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Crush, Mirror, Sister (2023)

How do we cope with grieving false versions of ourselves? Are there alternatives to only in-person conversations or only digital interactions when we crave human connection during sensitive life transitions? How do writers share different versions of their perspectives of their lives, while protecting the identities of the people they write about?


In February 2023, my personal life was turned upside down when I accepted myself as a queer person and my three-year marriage to my husband ended.


I decided to take one year off from my personal Facebook, Instagram, Twitter, and TikTok accounts so that I could focus on building my identity without the influence of the social media presence I’ve had since age 12. I thought of my "self-appointed social media sabbatical" as an artist residency in the real world. I signed out of my personal accounts the same week that I signed into the government accounts for my new full-time job in social media for public health.

In March, I began writing a memoir about my journey to discovering my queerness. This made sense to me because I had four years’ worth of unpublished poetry sitting in my Google Drive, beginning the day after I got engaged: “February 24, 2019 - i need to get this out of my system”. I began writing a memoir in prose, reflecting how my entire life had happened the way it did and weaving in excerpts from my poetry to further illustrate specific memories.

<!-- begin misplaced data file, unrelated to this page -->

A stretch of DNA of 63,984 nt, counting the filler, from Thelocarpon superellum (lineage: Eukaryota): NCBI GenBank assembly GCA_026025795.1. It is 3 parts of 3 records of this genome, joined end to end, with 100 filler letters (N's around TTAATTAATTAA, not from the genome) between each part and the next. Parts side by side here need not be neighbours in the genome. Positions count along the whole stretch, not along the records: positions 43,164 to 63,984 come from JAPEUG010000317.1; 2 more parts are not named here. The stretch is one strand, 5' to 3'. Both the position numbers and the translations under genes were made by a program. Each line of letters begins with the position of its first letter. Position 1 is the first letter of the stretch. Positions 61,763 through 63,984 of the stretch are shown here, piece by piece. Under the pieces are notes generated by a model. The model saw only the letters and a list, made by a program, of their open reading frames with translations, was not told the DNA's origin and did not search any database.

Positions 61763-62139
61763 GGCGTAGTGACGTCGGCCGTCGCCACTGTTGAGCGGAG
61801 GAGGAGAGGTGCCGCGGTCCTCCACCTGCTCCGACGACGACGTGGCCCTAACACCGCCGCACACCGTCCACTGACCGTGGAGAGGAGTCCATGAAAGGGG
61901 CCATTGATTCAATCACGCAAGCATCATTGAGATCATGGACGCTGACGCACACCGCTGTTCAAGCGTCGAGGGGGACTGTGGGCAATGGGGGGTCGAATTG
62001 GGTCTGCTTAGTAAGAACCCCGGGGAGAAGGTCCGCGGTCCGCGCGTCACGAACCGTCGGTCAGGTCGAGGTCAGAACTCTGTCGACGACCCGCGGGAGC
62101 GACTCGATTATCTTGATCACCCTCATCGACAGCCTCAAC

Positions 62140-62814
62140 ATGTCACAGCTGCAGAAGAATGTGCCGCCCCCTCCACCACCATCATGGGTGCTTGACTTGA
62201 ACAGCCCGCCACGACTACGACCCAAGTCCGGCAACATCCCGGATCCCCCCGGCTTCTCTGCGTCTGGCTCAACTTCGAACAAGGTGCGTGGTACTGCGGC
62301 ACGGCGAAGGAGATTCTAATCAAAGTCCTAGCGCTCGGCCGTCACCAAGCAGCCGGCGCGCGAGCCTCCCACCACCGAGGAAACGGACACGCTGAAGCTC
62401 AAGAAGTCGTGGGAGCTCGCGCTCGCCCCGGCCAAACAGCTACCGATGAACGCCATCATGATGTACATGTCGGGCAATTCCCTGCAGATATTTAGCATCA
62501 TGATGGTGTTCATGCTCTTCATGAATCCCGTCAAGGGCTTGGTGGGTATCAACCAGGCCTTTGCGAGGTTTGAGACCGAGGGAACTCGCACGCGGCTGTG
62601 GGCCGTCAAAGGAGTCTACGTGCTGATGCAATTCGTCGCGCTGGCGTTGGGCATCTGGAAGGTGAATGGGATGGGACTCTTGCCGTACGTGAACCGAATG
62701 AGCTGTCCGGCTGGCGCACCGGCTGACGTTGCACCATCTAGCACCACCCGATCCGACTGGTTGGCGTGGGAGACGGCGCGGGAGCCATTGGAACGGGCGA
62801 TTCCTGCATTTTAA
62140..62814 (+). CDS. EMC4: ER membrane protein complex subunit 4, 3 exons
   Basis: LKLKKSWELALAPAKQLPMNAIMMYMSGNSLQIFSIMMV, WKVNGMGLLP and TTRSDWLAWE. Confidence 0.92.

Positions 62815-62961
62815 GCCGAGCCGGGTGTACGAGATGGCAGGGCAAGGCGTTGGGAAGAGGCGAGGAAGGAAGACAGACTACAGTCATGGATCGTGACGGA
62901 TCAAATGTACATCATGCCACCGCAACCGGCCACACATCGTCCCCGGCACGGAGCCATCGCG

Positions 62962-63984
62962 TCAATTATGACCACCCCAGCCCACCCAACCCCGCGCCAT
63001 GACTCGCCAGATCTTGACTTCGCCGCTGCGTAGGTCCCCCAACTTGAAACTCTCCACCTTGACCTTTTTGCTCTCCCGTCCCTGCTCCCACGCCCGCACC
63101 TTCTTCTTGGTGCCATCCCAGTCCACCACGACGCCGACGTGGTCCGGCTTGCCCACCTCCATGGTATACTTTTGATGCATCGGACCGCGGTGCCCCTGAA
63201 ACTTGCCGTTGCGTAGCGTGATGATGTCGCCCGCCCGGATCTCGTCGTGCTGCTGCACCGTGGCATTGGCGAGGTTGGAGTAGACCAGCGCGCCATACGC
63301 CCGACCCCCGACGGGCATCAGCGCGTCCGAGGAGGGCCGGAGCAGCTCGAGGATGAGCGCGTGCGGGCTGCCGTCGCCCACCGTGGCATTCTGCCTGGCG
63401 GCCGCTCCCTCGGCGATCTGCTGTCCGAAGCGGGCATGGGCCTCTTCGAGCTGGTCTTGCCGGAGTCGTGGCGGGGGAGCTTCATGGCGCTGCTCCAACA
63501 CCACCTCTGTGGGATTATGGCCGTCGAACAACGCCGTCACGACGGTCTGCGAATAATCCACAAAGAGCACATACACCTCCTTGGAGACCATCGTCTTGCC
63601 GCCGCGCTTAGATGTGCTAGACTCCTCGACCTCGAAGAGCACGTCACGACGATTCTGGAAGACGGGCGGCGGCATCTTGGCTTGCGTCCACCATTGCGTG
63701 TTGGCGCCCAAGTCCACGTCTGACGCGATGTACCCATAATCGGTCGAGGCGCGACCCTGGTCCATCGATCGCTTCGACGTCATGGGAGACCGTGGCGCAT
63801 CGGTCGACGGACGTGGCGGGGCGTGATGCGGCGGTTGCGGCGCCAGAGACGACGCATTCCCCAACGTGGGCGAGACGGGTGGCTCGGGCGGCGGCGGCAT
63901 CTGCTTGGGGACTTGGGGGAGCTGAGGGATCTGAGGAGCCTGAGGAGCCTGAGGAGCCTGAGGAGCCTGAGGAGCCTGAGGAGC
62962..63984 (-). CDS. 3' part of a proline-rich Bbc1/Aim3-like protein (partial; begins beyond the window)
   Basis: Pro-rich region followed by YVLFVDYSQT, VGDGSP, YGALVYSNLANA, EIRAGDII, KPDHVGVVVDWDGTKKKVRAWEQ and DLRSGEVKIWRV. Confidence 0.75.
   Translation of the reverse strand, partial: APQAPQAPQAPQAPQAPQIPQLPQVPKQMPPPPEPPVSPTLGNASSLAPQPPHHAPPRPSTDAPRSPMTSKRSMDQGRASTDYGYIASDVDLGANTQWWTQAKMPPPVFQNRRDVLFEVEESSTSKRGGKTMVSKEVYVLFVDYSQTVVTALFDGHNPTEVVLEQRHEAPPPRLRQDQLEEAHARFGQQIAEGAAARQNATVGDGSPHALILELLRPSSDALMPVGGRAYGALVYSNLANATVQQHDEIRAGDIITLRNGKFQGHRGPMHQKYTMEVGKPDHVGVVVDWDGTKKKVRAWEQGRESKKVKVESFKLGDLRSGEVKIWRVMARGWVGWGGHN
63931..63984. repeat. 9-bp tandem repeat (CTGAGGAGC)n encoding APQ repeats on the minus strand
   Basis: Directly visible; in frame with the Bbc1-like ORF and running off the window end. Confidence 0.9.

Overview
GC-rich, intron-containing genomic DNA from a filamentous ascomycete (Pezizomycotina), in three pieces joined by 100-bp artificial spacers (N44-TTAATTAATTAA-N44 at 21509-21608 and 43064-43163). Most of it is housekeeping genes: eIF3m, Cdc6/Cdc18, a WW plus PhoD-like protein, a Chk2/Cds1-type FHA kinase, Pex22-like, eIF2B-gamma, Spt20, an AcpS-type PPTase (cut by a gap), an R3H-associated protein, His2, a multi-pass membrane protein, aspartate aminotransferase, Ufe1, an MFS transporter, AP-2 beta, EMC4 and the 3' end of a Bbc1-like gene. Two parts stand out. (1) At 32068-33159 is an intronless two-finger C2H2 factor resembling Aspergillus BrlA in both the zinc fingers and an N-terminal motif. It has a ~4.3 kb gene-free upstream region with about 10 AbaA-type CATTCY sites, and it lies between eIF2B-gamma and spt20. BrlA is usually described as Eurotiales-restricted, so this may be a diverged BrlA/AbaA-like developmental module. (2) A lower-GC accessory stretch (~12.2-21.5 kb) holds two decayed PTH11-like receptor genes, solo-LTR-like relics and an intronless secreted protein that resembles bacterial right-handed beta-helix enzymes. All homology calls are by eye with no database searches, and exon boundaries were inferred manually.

As early as April, I felt a strong pull toward sharing excerpts of my writing with close friends, family, and former mentors in my life. In the absence of connecting with these people on social media platforms, connecting with them through personally curated writing made me feel like I was building richer relationships than I had ever felt prior to 2023.

Crush, Mirror, Sister is part memoir, part art project. It is not about reaching one version of a truth for traditional printed publication that is shared with everyone. It is about asking ourselves who we trust with different versions of our truths, and asking what is we’re looking for when we let people into vulnerable moments our lives.

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